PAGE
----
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Justice Institute: strengthening the coordinated response to gender-based violence in Romania and Ukraine

In partnership with the American organization Vital Voices Global Partnership and AVON, the Association for Liberty and Equality of Gender – A.L.E.G. organized between November 15-17 in Bucharest, the international conference Justice Institute aimed at improving access to justice in cases of gender-based violence, especially domestic violence and sexual assaults, including sexual violence as a weapon of war. The event was made possible with the financial support of the AVON company and is part of a series of similar events already organized in 13 countries within the UN campaign 16 Days to combat violence against women. The central theme of the event was “Strengthening the coordinated response to gender-based violence in Romania and Ukraine“, a theme that Vital Voices, Avon Romania and A.L.E.G. they also solidified it in previous collaborations. This theme is correlated with the priority related to increasing the safety of people vulnerable to gender violence in Romania and Ukraine, especially women and children.

It was a special edition of the Justice Institute because it brought together 60 specialists from two Eastern European countries, among them those from Ukraine who are facing the challenge of handling cases of gender-based violence during times of war. Representatives from Ukraine were present, including those from the Ministry of Internal Affairs, The Ombudsman’s Office, the General Prosecutor’s Office, but also some non-governmental organizations that work with victims, including from the occupied territories. From Romania, the majoritu of participants were lawyers, police officers and magistrates. The General Inspectorate of the Romanian Police presented, during the event, the situation of the electronic monitoring of temporary protection orders in cases of domestic violence in the 3 pilot counties – Mureș, Iași and Vrancea – and announced the program for the expansion of electronic bracelets. The measure will reach Sibiu County and 17 other counties in 2024, and from 2025 throughout the country, representing the most effective monitoring method by which the violation of the order through the proximity of the aggressor to the victim is automatically signaled with the help of two pieces of equipment: an electronic bracelet attached at the aggressor’s leg and a mobile device in the victim’s custody, without the need for the victim to call the police.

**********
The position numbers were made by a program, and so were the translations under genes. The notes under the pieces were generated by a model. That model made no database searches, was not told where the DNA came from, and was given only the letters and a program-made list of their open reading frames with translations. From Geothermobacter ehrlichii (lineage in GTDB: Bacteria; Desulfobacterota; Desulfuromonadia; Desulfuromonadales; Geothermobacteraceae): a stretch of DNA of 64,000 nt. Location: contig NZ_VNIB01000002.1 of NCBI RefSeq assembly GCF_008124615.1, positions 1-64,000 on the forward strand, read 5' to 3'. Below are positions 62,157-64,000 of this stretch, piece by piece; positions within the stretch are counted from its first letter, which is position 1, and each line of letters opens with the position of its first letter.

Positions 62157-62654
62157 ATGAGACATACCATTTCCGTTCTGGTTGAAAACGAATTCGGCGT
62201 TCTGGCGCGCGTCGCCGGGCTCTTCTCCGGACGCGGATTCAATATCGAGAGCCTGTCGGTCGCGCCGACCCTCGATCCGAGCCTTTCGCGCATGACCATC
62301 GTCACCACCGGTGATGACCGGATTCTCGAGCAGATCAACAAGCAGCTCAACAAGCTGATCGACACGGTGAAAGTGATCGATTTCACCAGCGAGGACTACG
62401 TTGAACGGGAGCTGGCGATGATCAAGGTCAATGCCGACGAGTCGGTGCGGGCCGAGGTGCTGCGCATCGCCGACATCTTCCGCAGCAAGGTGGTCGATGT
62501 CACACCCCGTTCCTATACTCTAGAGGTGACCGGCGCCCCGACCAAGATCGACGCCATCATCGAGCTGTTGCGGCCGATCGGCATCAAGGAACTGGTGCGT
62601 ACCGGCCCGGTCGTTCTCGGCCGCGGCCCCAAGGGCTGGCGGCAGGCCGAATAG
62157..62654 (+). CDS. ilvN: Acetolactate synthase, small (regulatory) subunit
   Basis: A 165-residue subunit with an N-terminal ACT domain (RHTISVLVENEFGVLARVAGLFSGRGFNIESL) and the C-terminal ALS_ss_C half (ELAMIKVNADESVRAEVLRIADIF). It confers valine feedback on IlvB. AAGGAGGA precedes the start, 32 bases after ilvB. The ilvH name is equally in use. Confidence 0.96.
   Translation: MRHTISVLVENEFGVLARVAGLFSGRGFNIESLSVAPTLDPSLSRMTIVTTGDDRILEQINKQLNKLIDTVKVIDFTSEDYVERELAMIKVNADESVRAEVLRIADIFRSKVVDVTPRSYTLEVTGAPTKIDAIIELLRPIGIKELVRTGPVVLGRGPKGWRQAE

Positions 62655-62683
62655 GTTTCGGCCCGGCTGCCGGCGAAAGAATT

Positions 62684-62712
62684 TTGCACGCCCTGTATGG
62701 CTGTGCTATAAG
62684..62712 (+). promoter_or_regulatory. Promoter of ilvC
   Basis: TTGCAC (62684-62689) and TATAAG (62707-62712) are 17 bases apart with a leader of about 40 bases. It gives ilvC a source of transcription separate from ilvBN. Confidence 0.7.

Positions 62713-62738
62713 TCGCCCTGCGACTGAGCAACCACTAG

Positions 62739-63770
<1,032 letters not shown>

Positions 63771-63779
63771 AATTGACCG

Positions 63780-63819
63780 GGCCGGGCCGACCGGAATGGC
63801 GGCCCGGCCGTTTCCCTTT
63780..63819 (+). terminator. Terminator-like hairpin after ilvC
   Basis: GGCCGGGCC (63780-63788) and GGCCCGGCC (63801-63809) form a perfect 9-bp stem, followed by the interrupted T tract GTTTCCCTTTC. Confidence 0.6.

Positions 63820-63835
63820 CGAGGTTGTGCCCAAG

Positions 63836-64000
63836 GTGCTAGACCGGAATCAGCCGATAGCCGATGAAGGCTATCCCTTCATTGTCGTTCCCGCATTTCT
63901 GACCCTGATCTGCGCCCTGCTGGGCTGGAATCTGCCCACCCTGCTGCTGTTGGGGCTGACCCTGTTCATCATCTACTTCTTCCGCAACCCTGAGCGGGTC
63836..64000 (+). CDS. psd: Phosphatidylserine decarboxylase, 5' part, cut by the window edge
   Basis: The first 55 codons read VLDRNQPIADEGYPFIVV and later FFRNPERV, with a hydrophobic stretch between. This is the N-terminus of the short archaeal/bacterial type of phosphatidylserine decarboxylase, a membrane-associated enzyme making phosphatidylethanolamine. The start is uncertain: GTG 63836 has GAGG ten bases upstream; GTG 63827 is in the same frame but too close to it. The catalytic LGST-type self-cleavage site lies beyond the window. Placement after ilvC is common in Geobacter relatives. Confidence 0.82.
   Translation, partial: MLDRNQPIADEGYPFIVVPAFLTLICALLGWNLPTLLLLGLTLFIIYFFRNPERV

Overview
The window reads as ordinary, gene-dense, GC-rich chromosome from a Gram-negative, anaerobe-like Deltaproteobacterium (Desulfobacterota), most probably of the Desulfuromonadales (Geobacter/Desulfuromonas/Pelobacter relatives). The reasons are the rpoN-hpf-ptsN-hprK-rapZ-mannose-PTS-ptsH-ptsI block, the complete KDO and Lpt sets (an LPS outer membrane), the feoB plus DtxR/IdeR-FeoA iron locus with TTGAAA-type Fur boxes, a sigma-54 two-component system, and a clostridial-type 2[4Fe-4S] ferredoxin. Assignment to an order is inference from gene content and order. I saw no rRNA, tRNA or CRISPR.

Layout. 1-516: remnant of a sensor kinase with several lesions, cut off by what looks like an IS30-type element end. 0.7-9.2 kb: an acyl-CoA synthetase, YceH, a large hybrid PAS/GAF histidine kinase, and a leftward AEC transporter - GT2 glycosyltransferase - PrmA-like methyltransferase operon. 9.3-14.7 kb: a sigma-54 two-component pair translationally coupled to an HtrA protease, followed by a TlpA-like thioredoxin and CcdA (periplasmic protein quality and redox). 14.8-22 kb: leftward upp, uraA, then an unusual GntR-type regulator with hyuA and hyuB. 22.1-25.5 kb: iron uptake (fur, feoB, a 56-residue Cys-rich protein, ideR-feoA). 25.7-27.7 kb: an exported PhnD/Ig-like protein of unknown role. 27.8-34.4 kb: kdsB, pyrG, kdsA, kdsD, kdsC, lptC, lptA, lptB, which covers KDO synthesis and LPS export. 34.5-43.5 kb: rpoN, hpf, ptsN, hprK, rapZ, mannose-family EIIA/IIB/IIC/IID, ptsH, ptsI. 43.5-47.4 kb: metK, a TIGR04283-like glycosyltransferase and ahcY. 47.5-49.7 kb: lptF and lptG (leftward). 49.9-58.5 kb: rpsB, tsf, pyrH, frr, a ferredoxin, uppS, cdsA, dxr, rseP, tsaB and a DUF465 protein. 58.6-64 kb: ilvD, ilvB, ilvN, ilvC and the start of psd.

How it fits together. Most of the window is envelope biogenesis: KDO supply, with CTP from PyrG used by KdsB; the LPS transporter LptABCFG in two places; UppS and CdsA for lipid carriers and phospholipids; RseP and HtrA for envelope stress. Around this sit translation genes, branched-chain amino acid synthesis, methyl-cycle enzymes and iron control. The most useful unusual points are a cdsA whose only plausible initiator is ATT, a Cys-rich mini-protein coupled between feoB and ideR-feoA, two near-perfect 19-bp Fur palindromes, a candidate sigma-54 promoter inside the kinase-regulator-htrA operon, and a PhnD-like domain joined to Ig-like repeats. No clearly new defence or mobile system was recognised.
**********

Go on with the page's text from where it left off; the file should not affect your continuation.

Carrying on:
A particular emphasis was placed on overcoming barriers to a coordinated multi-institutional community response to domestic violence, particularly in cases identified as being at high risk of harm. Rosa Logar, expert from Austria with over 25 years in the management of multi-institutional interventions, and Camelia Proca, expert from A.L.E.G., presented the model of case conferences in which the police, the judiciary, social services, child protection services, organizations specialized in victim rights protection and perpetrator accountability programs work together to conduct detailed risk assessments and plan complex safety measures in cases where a high potential risk has been identified, such as violations of a protection order, to avoid serious injury and loss of life. Although the legislation in Romania provides for such interventions in the multi-institutional team, the conference participants noticed dysfunctions related to the lack of effective coordination at the local level due to the non-allocation of financial and human resources specifically dedicated to these tasks, but also a poor understanding regarding the roles of intervention specialists and the tendency to work in fragmented teams. Informing victims is often done poorly and in complicated terms that they cannot understand in stressful situations.

Another important conclusion of the conference was that professionals who work with people affected by trauma have a huge need for psychological support themselves, and the workplace should provide it. Psychotherapist Adrian David presented information on vicarious trauma – resulting from permanent exposure to the traumas experienced by people with whom social services specialists, police, prosecutors, etc. work. – as well as the deficient defense mechanisms in the face of emotional exhaustion in the absence of adequate support: cynicism, lack of empathy, loss of motivation and low performance. Unfortunately, gender stereotypes make male specialists less likely to seek help and deepen burnout, which also contributes to a greater tolerance for violence.

The majority of the participants at the conference particularly appreciated the opportunity to meet women who have managed to overcome violence and are part of the Survivors Network of the #ȘIEuReușesc program, which inspires victims with stories of courage and solidarity. Testimonials are available here: www.sieureusesc.ro/ro/testimoniale